Housing Economy Environment

Greater Manchester councils to set out next steps with Places for Everyone joint plan

  • Nine councils will discuss proposals to work together on a joint development plan, following announcement in December 2020
  • Places for Everyone would underpin Greater Manchester’s ambitious plans for the future, supporting sustainable and inclusive growth
  • The plan would build on the evidence base already collected, minimising time and cost in developing a new document
  • Councils will continue to work closely with Stockport to deliver shared ambitions across Greater Manchester

NINE councils in Greater Manchester will have their say on plans to bring forward an ambitious joint development strategy for the city-region: Places for Everyone.

Bolton, Bury, Manchester, Oldham, Rochdale, Salford, Tameside, Trafford, and Wigan councils will consider a report next Friday (12 February) on whether to form a joint committee to develop a long-term plan for jobs, new homes, and sustainable growth across their boroughs.

Places for Everyone would underpin an ambitious vision for Greater Manchester, setting out the steps that can be taken to strengthen our society, economy, and environment, and build resilience in our communities against future challenges.

The plan would map out where inclusive development can take place in areas connected by sustainable transport links, creating new homes and jobs for people across the city-region and laying the foundations for new investment and innovation. It would be also be a key tool in meeting Greater Manchester’s ambition to become carbon neutral by 2038.

The proposal follows the decision of Stockport Council last year to withdraw from the Greater Manchester Spatial Framework. The nine councils will continue to work closely with Stockport Council, which will now prepare its own local plan, to deliver on shared objectives and strategies including the Local Industrial Strategy, the Five-Year Environment Plan, and the 2040 Transport Strategy.

Mayor Paul Dennett, City Mayor of Salford and GMCA lead for Housing, Planning and Homelessness, said: “This is a positive step forward, and I hope that next week we will be able to give people further confidence and clarity on our plans.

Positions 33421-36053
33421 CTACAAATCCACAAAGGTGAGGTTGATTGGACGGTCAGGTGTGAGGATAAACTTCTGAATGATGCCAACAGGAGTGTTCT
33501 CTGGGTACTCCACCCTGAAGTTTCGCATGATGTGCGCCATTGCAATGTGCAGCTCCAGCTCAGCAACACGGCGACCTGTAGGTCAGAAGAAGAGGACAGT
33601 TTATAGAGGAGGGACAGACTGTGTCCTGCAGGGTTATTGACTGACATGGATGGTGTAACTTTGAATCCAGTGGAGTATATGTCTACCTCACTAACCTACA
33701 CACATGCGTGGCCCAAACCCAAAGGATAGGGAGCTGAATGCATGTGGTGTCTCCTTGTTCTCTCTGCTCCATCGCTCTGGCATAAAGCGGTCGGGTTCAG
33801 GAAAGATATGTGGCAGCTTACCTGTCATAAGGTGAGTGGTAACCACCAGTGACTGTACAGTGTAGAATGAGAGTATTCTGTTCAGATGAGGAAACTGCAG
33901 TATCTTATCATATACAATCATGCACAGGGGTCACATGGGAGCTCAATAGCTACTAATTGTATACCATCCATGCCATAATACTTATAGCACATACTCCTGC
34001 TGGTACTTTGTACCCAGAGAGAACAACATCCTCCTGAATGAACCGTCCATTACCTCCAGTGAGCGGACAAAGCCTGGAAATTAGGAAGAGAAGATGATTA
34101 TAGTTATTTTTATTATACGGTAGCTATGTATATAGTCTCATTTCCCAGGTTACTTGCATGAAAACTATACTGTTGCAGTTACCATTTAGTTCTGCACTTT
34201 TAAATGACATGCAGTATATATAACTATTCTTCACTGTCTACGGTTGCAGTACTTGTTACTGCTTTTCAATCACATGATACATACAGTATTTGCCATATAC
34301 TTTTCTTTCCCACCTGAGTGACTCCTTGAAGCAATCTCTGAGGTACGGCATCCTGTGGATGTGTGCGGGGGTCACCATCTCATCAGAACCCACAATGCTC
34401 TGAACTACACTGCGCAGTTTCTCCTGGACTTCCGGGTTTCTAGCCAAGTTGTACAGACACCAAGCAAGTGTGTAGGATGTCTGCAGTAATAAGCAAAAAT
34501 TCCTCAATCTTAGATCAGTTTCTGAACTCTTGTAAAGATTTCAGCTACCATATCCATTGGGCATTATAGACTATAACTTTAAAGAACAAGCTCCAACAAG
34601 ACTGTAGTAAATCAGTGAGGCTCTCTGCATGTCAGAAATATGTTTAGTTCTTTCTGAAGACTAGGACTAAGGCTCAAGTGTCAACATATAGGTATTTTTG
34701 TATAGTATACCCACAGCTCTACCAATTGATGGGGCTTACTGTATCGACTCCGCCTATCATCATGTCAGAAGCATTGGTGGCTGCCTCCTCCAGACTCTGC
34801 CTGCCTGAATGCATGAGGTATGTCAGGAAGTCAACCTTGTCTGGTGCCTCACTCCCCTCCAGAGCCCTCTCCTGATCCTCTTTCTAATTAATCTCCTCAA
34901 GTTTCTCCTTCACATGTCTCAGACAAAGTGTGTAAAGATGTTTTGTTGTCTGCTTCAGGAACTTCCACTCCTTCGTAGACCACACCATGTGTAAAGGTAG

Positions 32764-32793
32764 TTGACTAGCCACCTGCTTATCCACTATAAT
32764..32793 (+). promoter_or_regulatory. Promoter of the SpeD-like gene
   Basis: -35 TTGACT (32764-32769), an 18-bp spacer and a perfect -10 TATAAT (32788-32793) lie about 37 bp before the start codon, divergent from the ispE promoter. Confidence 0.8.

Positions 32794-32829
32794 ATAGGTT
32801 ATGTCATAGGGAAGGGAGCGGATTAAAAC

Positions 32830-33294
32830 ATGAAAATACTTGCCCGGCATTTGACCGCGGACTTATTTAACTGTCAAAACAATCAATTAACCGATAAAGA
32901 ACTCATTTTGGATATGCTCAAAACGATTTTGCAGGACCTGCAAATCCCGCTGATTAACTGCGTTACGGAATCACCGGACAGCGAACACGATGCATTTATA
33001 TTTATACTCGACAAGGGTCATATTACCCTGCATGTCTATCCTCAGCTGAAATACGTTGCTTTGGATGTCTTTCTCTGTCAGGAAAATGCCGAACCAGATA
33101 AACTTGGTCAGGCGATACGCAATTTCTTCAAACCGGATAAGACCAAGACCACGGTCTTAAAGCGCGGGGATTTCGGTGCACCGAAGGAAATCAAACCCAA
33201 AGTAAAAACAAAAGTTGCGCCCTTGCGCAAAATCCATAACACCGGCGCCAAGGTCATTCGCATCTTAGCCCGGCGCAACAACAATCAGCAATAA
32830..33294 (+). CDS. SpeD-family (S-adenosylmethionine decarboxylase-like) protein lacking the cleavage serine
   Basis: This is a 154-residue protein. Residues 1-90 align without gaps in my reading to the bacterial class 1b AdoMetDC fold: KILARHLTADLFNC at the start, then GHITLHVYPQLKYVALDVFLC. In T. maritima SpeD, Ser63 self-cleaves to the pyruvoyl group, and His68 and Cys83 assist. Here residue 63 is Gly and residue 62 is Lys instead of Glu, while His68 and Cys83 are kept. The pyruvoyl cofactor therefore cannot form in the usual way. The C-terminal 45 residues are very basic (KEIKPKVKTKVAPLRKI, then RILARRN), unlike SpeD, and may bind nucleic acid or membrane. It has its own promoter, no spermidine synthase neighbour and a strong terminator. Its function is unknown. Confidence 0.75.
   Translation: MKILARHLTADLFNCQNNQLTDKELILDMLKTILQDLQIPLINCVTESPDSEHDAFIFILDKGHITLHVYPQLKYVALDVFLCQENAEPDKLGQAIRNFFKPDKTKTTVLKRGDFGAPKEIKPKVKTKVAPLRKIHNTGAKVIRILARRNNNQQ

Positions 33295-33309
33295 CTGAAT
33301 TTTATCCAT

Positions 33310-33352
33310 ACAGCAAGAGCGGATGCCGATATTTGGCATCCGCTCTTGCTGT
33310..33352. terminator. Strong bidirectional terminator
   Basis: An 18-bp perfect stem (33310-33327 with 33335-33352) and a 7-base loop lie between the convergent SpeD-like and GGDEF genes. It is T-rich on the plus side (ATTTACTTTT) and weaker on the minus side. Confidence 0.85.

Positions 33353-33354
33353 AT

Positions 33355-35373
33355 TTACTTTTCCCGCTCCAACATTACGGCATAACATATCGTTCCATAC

“The need to map out sustainable growth and protect against unplanned development hasn’t gone away. In the midst of a public health crisis that has struck hardest in the most disadvantaged places, having a positive and ambitious vision for our city-region is more important than it’s ever been. The best way to do that is with a plan that sets out clearly where good homes and jobs will created, secures our most important natural assets, and supports our goal of a carbon neutral future.

“We know that we have to deliver genuinely affordable and good-quality housing across Greater Manchester, bring in new investment, and ensure that people here have access to good jobs in well-connected villages, towns and cities. The extensive work already carried out means that we won’t be starting from scratch, and together our nine councils can get on with bringing forward a new plan that maximises brownfield development and protects green belt as much as is possible.”

Mayor of Greater Manchester Andy Burnham said: “We want our councils to produce a credible plan that accommodates growth in the most sustainable way possible.

“While this is a plan that nine of our councils would be developing, every borough in Greater Manchester will continue working together to meet the big challenges we all face – building back better and fairer, tackling inequalities, and decarbonising our economy.”

Article Published: 05/02/2021 12:15 PM